I’ll end this post about the good work of the Y.M.C.A. with a nod to baseball, one of the athletic activities much loved at Camp Funston. This cartoon ran in Trench and Camp, in a group of cartoons titled “A Practical Little Game Called ‘Swat the Kaiser.'” Yes, that’s a Kaiser baseball. . . .

Baseball Kaiser cropped

Trench and Camp, May 18, 1918. Courtesy of the Kansas State Historical Society.

 

Easter Sunday

Church was a big part of my grandparents’ lives. They often attended two services on Sunday, morning and evening, as well as other meetings and social events during the week held at church. Grandma played the piano and for more years than we can remember–maybe 60 or 70? Certainly a long time, since the first time she played at her church in King City was one Sunday in 1910.

I’m sure Grandpa enjoyed attending the Easter program at Funston as much as Grandma enjoyed hearing about it. Here’s what he described.

March 31, 1918

My Dear–I have just came from the big Easter program over at the north side of the Camp. It was some doings. There were several thousand out, and lots of people from nearby towns. There were eight bands. The big cross at the top of the hill and a large artillery gun on each side and at the sides there were eight flags carried on horses, also several large flags down from the Cross carried by foot. The main event was the speech by Lincoln McConnell which was real good. I suppose you remember of him being at the King City Chautauqua. He was introduced by General Winn.

The camp’s newspaper, Trench and Camp, provided additional details. The eight regimental bands included 300 members. The large cross was draped with the flag of Belgium, “typifying the sacrifice that country has made in the cause of democracy.” Dr. Lincoln McConnell of Atlanta, Georgia, was described as a “noted orator and has been making a tour of the training camps delivering his celebrated lecture.” Buglers called worship to order at 9am.

Grandpa enclosed a program in his letter to Grandma.

Easter program coverEaster program 1Easter program 2Easter program 3

It’s Time for Baseball!

Today, March 29, 2018, major league baseball opens its season. For the first time since 1968, all teams will open on the same day.*

A hundred years ago tomorrow, March 30, 1918, Grandpa attended the first of two MLB exhibition games at Camp Funston. The St. Louis Cardinals met the 89th Division’s team.

Funston Baseball Team

Among the talented members of Funston’s team was future hall-of-famer, Cubs pitcher Grover Cleveland Alexander (standing right of the commander), 1918. Courtesy of the Kansas State Historical Society, kansasmemory.org. Copy and reuse restrictions apply.

March 30, 1918

There is a big ball game this afternoon and tomorrow afternoon. The 89th Division team plays the St. Louis Cardinals. I want to go, wish you were here to go with me.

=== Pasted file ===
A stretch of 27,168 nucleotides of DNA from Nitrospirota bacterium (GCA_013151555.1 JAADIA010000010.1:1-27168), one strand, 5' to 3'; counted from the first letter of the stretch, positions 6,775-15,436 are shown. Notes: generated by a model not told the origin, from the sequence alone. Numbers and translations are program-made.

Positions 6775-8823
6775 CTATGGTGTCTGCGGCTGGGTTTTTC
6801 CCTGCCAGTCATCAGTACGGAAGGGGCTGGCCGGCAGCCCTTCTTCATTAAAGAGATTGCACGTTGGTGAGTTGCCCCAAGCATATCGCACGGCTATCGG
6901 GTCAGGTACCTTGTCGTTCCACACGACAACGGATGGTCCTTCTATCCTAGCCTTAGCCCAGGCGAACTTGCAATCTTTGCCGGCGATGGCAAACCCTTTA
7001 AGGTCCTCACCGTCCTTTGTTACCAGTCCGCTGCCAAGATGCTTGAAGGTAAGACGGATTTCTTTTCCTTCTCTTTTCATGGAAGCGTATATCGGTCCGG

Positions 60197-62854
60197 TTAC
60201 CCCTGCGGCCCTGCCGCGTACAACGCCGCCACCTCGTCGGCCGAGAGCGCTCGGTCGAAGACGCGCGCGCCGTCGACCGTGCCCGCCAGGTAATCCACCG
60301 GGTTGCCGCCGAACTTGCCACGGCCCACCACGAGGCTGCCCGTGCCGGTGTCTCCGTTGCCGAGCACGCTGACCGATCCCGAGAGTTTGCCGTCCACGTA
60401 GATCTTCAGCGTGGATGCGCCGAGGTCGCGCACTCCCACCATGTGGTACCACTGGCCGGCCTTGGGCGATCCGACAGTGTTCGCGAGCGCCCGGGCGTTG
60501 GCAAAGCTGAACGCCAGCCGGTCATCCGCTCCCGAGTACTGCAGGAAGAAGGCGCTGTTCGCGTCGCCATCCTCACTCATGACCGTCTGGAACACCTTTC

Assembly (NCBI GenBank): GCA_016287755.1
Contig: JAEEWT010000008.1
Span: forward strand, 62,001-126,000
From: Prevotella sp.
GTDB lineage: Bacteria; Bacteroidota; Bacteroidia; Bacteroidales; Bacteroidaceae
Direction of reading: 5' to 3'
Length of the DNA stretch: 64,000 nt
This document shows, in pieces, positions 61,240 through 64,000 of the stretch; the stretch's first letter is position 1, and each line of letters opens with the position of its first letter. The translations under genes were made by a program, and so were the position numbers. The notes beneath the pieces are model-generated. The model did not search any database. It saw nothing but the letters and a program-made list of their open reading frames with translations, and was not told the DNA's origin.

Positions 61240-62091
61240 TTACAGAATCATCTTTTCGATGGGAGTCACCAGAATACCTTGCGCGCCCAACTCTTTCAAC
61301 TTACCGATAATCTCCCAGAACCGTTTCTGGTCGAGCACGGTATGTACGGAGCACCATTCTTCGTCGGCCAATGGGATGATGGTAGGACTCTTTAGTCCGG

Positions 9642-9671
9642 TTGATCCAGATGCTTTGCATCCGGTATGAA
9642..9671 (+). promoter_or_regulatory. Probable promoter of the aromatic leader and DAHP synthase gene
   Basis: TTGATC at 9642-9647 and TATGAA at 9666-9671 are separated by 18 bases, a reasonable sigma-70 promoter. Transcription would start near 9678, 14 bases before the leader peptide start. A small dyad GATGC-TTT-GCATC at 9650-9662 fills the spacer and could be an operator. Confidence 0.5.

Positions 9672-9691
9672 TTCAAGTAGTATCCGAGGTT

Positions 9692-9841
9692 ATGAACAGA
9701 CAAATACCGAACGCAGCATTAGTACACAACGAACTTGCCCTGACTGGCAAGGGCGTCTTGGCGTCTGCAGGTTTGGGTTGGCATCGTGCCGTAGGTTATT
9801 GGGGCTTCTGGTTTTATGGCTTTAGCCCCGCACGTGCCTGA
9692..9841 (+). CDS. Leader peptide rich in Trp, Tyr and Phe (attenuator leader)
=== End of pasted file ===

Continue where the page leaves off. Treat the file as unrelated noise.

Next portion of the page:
March 31, 1918

We have to go on guard at 4:30 this afternoon. I wanted to go to the ball game but I guess I will have to call it off. The game was real good yesterday, won by the 89th but I look for the Cardinals to take the game today.

He was right. The 89th Division took the first game, beating St. Louis, 9-8, in ten innings. The Cards won the second game, 13-10.

I love baseball and I love the picture of MLB teams playing at army camps during World War 1. Why did the MLB get involved in the war effort? Well, that story will unfold in upcoming posts. First, I want to share why I was so thrilled to find these mentions of baseball in my grandfather’s letters.

Grandpa showed me how to love baseball. I can see him in his living room in Effingham, Kansas. He’d sit near the south window and turn on the big wooden radio, which stood on a nearby end table. Once the radio clicked on, the announcer of the Kansas City Athletics began calling the game. That’s when Grandpa reminded me of the house rule: don’t say a word. If I wanted to listen to the game with him, I had to sit quietly and listen. And so I sat on the floor and did just that. Well, what I really did was look at him and study the interest on his face as he transformed the words of the announcer into a picture of the game. The crack of the bat sent his mind’s eye traveling with the gaze of the cheering fans, as they followed the ball over a distant fence. I fell in love with baseball at my grandfather’s knee.

Effingham living room

My grandparents in their living room in Effingham, Kansas. The radio I remember would have been on a table near the couch on the right. Family photo, 1960s.

Loving baseball comes with a price. It comes bundled up with hopes and disappointments. A big one came for my grandfather in October of 1967. That’s when Charlie Finley, who owned the K.C. Athletics, received permission to move the team to Oakland, California. The move broke my grandfather’s heart. Literally. Grandpa died a month later of heart disease. I was 15 when he died, too young to understand what had happened. But I’ve long believed that Charlie Finley’s decision to move the A’s killed my grandfather. I know there’s no reason to believe my own account of his death. But today, on opening day, on a day to remember all things baseball, I’m sticking to my story.

And those Oakland A’s, that team torn away from Kansas City? There’s a rule in my house: no watching, no talking about, no cheering on that team. Out of respect to my grandfather. Out of respect to the game he loved.

 

*For more on the two times MLB teams have all opened on same day: https://www.mlb.com/news/opening-day-2018-shares-distinction-with-1968/c-269707548